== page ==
Only 35 percent of adults in the U.S. think the economy is doing well, while 65 percent say it's poor, according to a new survey conducted by The Associated Press and NORC Center for Public Affairs Research.
Those numbers represent a significant change from September, when 45 percent of Americans said the economy was good.
The findings released on Monday are more closely aligned with the public’s perception of the national economy in January and February, at the peak of the COVID-19 winter surge, according to the AP.
The poor economic polling numbers come as the U.S. is seeing an increase in prices nationwide, especially at gas pumps, because of bottlenecks in the global supply chain.
Supply chain backups and labor shortages have driven prices up and caused shortages for a number of products, as the economy works to adapt to the current stage of COVID-19.
Suppliers and retailers, a number of which cut prices and laid off workers at the beginning of the pandemic, are now struggling to adapt to the widespread demand as parts of the economy rebound thanks to effective COVID-19 vaccines.
Concerns over inflation are also growing, which could be contributing to the low poll numbers.
In addition to having a poor outlook on the current state of the economy, Americans are also largely pessimistic about the U.S.’s economic future.
Forty-seven percent of those polled said they expect the economy to get worse next year, compared to only 30 percent who believe it will get better, according to the poll.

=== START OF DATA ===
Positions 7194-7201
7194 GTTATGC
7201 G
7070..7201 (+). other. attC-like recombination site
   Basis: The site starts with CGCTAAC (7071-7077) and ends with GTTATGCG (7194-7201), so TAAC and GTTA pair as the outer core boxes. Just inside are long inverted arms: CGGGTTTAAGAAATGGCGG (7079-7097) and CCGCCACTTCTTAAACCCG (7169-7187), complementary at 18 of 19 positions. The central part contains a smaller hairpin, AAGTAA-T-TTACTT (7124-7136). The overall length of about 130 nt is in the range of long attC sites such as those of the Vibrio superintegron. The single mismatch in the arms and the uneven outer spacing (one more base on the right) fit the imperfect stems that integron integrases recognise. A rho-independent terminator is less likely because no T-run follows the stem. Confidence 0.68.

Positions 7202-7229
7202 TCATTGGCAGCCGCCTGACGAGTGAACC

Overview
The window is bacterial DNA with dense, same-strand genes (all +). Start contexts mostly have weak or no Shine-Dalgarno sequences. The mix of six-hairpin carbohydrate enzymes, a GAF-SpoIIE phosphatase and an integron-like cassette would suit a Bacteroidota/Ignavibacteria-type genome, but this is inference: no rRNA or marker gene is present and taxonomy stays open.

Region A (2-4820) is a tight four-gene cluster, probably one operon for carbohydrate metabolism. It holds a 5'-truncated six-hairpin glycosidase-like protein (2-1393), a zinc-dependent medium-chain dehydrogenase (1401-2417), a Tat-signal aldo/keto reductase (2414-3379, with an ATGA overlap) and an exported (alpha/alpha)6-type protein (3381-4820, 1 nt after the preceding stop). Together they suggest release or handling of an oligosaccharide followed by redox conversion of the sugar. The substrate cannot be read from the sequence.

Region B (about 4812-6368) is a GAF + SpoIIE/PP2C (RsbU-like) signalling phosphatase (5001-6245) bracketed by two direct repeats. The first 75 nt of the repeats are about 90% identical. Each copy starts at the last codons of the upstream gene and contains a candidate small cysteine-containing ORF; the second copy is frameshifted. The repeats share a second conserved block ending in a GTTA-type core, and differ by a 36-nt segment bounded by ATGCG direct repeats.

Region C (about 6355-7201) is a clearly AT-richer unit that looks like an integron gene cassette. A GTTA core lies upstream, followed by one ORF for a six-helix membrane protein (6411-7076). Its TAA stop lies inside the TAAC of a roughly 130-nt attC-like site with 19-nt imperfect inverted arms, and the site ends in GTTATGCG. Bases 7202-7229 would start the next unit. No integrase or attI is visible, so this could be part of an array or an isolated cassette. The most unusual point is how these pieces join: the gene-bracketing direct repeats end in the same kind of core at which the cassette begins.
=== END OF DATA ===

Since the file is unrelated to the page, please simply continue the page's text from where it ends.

For comparison, when the AP and NORC surveyed Americans’ outlook on the future of the economy in February and March, 44 percent of those polled said they expected the economy to get better, with only 32 percent saying they thought it would get worse.
President BidenJoe BidenMadame Tussauds unveils new Biden and Harris figures US raises concerns about Russian troop movements to Belarus Putin tests a model for invading Ukraine, outwitting Biden's diplomats MORE also received low marks for his handling of the economy. Fifty-eight percent of adults said they disapprove of the job he is doing, with only 41 percent saying they approve of his performance.
On the personal side, however, Americans have a positive outlook on their own financial situations. The poll found that 65 percent of Americans think their personal financial situation is good, which has remained relatively stable since pre-pandemic polling, according to the AP.
Twenty-four percent of adults polled, however, said they think their personal finances will get worse next year, according to the poll, which is higher than the 13 percent tracked earlier this year.
The poll surveyed 1,083 adults between Oct. 21 and Oct. 25. The margin of sampling error is plus or minus four percentage points.